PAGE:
Two weeks ago I attended the Sister Song Conference in Washington DC. The conference brought together organizations working on reproductive justice. While the common thread amongst them was reproductive justice, groups were represented who work to promote HIV awareness, advocate for reproductive rights, and the connections between environmental justice and its role in reproductive health.
Saturday’s events were kicked off by an amazing performance. Then SisterSong’s national staff introduced themselves and warmly welcomed the members. Several sessions followed, including an update on Obama’s year in office and an activity on self-help. Reminders of the support that existed in that were room were mentioned, reinforcing that the organizations were there to inspire and empower each other.
Several things caught my eye that weekend. The all-gender bathrooms were one of them. It was a great way to set the standard of tolerance and remove any potential judgment. This created an environment that allowed us to embrace the diversity that existed among us. During the conference, free HIV testing was also offered. I appreciated this opportunity because it was a perfect example of people taking action to provide themselves with necessary resources that are not always available to many.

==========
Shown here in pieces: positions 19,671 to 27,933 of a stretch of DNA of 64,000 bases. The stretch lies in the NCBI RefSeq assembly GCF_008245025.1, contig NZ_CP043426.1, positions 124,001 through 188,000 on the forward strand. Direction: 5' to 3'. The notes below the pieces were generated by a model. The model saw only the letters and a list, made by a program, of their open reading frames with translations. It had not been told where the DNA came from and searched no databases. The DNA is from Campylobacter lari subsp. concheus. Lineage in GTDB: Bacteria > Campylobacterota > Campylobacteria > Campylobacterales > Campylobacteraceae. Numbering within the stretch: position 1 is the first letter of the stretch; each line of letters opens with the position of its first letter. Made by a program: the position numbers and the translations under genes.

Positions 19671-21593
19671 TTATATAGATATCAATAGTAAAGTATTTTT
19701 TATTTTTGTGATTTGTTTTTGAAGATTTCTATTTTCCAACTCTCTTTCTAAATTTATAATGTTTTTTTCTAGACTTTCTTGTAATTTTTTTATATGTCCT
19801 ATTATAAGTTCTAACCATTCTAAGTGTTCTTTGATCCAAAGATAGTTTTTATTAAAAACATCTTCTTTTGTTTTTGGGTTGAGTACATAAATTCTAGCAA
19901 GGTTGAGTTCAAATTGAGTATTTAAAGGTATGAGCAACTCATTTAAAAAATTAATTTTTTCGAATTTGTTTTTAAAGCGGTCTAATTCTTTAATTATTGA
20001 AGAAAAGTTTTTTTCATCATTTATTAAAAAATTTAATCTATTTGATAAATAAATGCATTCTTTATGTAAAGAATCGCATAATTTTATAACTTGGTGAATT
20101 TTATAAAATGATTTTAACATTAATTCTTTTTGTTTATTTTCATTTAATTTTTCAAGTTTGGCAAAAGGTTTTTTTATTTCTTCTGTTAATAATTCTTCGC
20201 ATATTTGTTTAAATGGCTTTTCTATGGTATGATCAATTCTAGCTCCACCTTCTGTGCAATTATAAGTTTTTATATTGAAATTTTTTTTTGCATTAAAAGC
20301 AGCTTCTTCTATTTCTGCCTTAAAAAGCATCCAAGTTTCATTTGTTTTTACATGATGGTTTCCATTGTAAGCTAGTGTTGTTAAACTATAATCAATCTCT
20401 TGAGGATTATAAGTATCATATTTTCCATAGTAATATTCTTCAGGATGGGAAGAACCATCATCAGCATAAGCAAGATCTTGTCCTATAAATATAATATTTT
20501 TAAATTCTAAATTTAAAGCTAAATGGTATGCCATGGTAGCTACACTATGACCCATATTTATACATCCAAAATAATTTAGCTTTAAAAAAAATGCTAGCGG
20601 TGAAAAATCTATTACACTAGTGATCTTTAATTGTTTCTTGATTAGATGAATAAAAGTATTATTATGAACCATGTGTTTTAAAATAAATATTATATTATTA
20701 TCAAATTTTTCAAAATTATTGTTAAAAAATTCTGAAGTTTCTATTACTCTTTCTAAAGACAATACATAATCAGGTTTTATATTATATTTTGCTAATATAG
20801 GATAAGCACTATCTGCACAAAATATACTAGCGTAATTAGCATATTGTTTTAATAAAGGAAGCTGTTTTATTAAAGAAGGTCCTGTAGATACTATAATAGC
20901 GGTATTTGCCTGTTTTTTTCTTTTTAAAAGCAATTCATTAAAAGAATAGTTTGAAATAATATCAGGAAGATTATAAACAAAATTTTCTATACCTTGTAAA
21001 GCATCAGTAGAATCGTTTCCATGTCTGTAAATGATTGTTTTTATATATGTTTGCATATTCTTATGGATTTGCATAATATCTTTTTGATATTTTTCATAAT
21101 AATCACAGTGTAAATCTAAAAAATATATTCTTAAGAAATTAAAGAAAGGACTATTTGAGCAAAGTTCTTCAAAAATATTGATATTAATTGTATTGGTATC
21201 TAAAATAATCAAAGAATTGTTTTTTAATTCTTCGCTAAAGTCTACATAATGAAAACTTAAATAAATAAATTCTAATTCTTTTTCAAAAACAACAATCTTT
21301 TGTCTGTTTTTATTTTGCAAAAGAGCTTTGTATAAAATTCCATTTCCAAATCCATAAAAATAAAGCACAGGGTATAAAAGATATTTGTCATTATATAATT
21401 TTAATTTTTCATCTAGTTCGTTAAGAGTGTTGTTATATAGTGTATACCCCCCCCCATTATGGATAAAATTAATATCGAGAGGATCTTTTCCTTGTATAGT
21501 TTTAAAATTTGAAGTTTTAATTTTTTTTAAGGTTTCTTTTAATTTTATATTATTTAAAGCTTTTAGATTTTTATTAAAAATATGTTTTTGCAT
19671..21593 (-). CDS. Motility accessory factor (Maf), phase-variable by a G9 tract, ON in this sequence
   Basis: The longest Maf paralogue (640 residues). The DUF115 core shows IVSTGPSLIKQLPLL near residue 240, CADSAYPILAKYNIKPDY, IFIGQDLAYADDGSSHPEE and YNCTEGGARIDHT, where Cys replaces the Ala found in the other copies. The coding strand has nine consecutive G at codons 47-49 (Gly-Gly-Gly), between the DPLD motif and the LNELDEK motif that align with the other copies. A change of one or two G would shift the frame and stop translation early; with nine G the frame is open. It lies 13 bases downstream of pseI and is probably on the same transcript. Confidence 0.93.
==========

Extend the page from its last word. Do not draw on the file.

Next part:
Because of the timing of the conference, which happened to fall on the day that health care reform was being debated in the House of Representatives, a last minute advocacy plan was put together. Everyone on the SisterSong staff organized the most effective way to speak with our representatives on Capitol Hill. 350 women of color and allies in attendance headed over to the Hill to talk to key offices. It was a powerful site. At the end of the night we were not able to beat the Stupak Amendment, but we showed a strong presence on the Hill that evening.
Overall, I learned a lot in those two days. I was reminded that despite living in the same country, everyone does not receive the same rights that they are entitled to. Several people shared their stories of personal reproductive injustice. One man summarized the numerous injustices that occurred against women in his town. This conference in general was a continuous reminder or the importance of education. By educating both men and women we can protect our current obtained reproductive rights and gain many more that we deserve. Knowledge is power and without it no one can progress.
By Elizabeth Rivera, Research Intern